What Traders are Talking About:
* Hope of increased rainfall remains in the outlook. The National Weather Service (NWS) forecast for June 18-22 calls for above-normal precip over the entire Corn Belt except for far eastern Indiana and Ohio. This follows the NWS forecast for June 17-21 which also showed above-normal precip over much of the Corn Belt. In addition to the government calling for increased rain chances next week, some private forecasters have followed suit. Now it's just a matter of waiting to see if the forecast rains materialize in the driest areas. For many areas this year, forecasts have held promises of rain chances, but they haven't materialized.
The long and short of it: Most of the Corn Belt is in need of precip, but the greatest need is in southern and eastern areas. Based on how the forecast maps look, it appears these are again the areas that could see the least rainfall from the forecast event.
* No change to corn yield? Perhaps the biggest surprise for some traders in yesterday's Supply & Demand Report was that USDA left its projected corn yield at 166 bu. per acre. Many felt that number would be lowered given the dryness across much of the Corn Belt. But while a 166-bu. national average corn yield seems overly optimistic, it shouldn't have been a surprise that USDA made no change to its yield projection this month. After all, USDA noted the quick planting pace in May when it went 2 bu. per acre above trendline with its initial yield projection. That didn't change -- the corn crop was planted very quickly. And when USDA was putting together its Supply & Demand table at the beginning of this month, 72% of the corn crop was rated "good" to "excellent." It was simply too early in this report for USDA to make a downward adjustment to its corn yield forecast. Imagine if USDA had lowered its yield forecast this month and then the weather pattern turned wetter and it had to be raised next month. That would draw more ire than by leaving the yield projection at 166 bu. per acre.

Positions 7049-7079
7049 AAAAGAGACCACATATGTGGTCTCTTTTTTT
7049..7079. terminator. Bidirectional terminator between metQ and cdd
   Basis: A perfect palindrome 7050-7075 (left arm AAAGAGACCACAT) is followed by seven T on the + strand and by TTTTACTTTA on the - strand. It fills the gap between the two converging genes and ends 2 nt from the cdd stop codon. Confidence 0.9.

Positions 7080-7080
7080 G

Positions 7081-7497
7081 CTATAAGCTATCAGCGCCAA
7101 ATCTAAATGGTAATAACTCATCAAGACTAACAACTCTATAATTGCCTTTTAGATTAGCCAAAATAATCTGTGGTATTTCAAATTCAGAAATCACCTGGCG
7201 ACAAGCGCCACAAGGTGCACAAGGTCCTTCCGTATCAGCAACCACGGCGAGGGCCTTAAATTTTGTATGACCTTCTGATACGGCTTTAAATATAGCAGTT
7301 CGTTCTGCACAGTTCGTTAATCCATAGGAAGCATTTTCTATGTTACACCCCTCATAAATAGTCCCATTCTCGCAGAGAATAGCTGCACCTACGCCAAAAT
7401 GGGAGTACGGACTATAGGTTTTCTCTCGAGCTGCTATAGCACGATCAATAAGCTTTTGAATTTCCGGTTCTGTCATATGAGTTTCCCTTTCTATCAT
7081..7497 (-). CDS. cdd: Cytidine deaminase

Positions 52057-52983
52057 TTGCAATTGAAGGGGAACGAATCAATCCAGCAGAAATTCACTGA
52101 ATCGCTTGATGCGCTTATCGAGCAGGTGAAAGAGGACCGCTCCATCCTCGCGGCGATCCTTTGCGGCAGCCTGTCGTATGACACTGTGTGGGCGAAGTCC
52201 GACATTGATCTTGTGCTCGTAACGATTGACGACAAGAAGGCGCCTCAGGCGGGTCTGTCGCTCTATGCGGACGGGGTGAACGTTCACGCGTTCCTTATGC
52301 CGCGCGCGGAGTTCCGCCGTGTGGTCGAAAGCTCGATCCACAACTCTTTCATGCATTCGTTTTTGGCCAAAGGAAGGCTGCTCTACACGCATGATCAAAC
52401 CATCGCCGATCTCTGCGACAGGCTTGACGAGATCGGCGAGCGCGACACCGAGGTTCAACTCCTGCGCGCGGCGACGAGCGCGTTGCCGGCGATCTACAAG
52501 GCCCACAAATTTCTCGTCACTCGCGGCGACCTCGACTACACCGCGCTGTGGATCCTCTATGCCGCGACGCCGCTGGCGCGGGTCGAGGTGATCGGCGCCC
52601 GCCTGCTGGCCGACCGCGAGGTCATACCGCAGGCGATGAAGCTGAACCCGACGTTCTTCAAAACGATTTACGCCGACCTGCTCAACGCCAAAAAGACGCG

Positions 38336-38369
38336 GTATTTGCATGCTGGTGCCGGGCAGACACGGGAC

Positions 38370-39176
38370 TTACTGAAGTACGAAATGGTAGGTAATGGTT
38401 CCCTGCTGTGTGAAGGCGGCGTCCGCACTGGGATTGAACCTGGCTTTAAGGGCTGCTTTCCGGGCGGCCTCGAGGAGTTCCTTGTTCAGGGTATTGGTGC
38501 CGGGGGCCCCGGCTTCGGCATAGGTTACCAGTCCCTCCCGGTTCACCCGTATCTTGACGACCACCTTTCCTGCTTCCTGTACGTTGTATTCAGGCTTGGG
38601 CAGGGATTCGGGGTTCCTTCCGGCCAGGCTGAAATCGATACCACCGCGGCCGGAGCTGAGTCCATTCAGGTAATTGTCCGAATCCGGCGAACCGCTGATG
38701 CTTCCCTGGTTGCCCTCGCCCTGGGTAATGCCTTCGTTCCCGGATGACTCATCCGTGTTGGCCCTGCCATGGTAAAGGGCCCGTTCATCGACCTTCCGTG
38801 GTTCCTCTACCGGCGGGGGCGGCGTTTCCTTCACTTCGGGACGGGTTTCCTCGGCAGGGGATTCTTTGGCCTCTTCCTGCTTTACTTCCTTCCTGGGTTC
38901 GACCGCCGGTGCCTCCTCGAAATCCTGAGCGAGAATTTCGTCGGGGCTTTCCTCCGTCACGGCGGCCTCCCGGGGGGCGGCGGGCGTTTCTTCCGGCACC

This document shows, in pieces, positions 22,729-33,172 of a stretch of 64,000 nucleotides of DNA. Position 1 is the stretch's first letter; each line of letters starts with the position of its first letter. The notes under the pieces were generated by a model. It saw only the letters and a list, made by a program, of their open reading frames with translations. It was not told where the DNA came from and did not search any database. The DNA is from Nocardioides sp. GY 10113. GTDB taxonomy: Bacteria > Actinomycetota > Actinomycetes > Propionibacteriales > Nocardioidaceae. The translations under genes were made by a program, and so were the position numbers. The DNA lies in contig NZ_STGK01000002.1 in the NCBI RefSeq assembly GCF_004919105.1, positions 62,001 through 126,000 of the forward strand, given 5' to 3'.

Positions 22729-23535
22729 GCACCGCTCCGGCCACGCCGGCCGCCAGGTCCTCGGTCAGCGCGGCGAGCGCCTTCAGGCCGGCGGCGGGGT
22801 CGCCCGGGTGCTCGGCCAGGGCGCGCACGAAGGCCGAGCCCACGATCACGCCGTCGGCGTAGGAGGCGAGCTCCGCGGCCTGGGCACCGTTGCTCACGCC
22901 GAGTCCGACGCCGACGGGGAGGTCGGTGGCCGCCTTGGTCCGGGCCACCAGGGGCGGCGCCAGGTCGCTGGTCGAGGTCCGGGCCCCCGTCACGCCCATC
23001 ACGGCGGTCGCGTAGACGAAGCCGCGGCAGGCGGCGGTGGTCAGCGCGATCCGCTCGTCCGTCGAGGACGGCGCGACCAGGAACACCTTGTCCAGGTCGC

The long and short of it: While I believe 166 bu. per acre is too aggressive on the corn yield, USDA will lower that figure in time -- if weather conditions warrant. It was just too soon now. In my opinion, USDA should just stick with a trendline yield until they start doing crop surveys in August.
* Australian wheat crop cut due to early season dryness. The Australian Bureau of Agricultural and Resource Economics and Sciences (ABARES) cut its 2012-13 wheat crop forecast to 24.1 MMT, down 6.2% from its prior forecast, due to dryness early in the growing season. The Australian wheat crop is now seen down 18% from the record 2011-12 crop. Due to the expected drop in production, ABARES sees Aussie wheat exports falling to 20.5 MMT in 2012-13 from 22.3 MMT in 2011-12.
The long and short of it: The reduced Australian crop estimate helped fuel short-covering in wheat futures overnight, but global supplies remain ample, which limits the upside for wheat futures unless traders start actively adding weather premium into the corn market.
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